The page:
"I hear the conservative base is very, very angry," Jeffers said. "It's his track record. And that track record needs some explaining. He's had four years to lead us in a conservative direction, and that just hasn't happened."
Pawlenty declined interview requests to talk about Jeffers and the primary. His campaign spokesman, Brian McClung, said the governor is focused on the general election. McClung said Pawlenty has the backing of the Republican Party and rank-and-file GOP voters. McClung said Pawlenty is confident he'll win the primary, and has been aggressively campaigning.
Pawlenty has the incumbent advantage of near daily news coverage and high name recognition. He has declined to participate in all but one debate. He shared the stage with Mike Hatch, Peter Hutchinson and the Green Party's Ken Pentel at Farmfest last month. None of the primary challengers was invited to participate, something that angers all of them.
Lourey, Jeffers and the Independence Party's Pam Ellison want voters to see them in debates before the primary. Ellison said the three women are formidable candidates. She describes them as "scrappy". Ellison said all three are better alternatives than the candidates they're challenging.
"I think if the three endorsed candidates are on the ballot in November, I would say we should just think about moving elsewhere. I'm serious," Ellison said, "because we cannot take another term of nominal and destructive politics in this state."
Ellison is a political activist who's been involved in the Independence Party longer than endorsed candidate Peter Hutchinson. She worked on Jesse Ventura's successful campaign for governor eight years ago. But she doesn't have the campaign resources of Hutchinson, who's raised and spent more than half-a-million dollars on staff, campaign literature, a State Fair booth and other expenses.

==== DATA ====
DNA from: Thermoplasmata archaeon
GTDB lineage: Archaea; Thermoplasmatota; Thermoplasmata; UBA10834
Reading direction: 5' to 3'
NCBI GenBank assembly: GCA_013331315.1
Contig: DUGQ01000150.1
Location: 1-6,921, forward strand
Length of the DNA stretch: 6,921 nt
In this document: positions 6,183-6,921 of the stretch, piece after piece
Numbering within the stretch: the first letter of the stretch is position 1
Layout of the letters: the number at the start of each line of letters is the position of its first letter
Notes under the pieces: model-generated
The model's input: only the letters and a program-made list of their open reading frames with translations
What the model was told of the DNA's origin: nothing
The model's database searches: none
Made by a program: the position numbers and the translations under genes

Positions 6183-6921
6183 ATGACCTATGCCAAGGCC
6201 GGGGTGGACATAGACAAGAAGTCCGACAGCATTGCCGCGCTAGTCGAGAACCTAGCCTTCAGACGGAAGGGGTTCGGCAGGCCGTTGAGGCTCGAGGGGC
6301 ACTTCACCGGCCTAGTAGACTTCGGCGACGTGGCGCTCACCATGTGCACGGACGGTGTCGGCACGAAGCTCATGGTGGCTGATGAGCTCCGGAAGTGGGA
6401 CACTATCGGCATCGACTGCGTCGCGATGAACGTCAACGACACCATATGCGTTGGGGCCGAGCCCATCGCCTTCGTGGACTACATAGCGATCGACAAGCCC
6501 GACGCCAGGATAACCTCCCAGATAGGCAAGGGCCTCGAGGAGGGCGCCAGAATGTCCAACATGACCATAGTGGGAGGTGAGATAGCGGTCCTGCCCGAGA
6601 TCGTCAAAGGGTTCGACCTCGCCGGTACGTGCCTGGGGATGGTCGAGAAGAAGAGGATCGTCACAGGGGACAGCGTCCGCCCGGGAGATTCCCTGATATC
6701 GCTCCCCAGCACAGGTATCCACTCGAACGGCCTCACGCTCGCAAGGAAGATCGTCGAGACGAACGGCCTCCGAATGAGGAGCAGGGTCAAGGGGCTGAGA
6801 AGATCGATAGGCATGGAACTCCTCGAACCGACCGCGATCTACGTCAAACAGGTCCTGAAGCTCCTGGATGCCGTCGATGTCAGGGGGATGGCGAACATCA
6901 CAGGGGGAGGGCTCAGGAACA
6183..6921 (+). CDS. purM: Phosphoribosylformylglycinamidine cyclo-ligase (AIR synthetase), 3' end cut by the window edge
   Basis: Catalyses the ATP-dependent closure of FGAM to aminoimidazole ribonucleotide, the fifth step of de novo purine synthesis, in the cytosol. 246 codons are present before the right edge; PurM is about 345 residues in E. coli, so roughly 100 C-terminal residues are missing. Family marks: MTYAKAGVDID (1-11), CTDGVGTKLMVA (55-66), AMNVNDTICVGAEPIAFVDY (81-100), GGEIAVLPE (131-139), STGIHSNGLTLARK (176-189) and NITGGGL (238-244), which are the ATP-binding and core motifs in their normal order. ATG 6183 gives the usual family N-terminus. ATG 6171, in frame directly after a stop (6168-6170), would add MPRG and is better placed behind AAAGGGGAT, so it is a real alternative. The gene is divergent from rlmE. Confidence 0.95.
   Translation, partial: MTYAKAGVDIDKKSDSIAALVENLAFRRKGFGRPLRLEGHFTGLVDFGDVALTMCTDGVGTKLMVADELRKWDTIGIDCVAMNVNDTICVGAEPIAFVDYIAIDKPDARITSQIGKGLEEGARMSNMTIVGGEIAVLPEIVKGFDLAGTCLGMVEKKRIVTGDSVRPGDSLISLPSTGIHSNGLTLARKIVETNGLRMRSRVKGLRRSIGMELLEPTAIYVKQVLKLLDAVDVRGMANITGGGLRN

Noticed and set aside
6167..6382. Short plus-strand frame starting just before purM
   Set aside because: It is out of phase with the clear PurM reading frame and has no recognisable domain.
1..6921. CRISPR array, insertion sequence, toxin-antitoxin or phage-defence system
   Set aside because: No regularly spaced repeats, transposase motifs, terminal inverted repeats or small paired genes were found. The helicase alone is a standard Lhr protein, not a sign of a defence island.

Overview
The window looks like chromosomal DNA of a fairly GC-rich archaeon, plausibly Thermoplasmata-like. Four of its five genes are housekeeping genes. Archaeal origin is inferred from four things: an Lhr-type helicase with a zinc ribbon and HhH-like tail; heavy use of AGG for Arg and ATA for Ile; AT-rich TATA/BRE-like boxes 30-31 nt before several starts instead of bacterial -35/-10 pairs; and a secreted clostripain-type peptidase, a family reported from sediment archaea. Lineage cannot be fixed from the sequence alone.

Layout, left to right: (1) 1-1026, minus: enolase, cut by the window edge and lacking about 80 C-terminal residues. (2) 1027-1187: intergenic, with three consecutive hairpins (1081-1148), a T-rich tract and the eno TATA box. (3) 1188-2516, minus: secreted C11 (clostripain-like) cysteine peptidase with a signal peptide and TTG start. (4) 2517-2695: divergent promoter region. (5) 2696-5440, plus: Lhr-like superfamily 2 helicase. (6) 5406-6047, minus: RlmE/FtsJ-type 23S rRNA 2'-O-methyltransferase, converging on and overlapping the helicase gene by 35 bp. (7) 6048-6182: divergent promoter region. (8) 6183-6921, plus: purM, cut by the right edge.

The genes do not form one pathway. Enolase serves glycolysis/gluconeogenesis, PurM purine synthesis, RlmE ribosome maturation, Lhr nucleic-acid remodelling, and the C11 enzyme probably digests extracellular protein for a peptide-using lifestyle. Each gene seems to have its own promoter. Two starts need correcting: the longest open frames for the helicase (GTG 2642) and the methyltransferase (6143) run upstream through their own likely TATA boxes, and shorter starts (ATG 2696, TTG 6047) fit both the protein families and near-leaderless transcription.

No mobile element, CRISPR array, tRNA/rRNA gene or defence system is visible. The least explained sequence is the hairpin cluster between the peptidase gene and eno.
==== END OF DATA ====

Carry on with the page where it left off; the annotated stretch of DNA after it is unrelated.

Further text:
Hutchinson and the other IP-endorsed candidates just wrapped up a statewide tour of more than 200 communities. Hutchinson, a public policy consultant, said he doesn't think most people know Ellison is running in the primary.
"I'm not assuming there's going to be a giant turnout," Hutchinson said. "But I know now, after visiting about 35 towns all over Minnesota, if they do turn out, they're going to know that Team Minnesota, Peter Hutchinson for governor, are part of the deal."
Four years ago, fewer than 40,000 Minnesotans voted in the Independence Party primary for governor. Overall turnout was less than a fifth of eligible voters. Political science professor Joe Kunkel of Minnesota State University in Mankato said if primary turnout is extremely low this year, it's possible - but not likely - that the three challengers could win.
"It would be very surprising if Hutchinson, Pawlenty and Hatch don't all win the primary," Kunkel said. "So we don't like to say we're going to count people out, but all three of these challengers are distinct underdogs."
Kunkel said a primary challenger will occasionally defeat an endorsed candidate. But that's usually because the endorsed candidate is more to the left or the right than rank-and-file party voters. Kunkel said that's a difficult case for the primary challengers to make this year.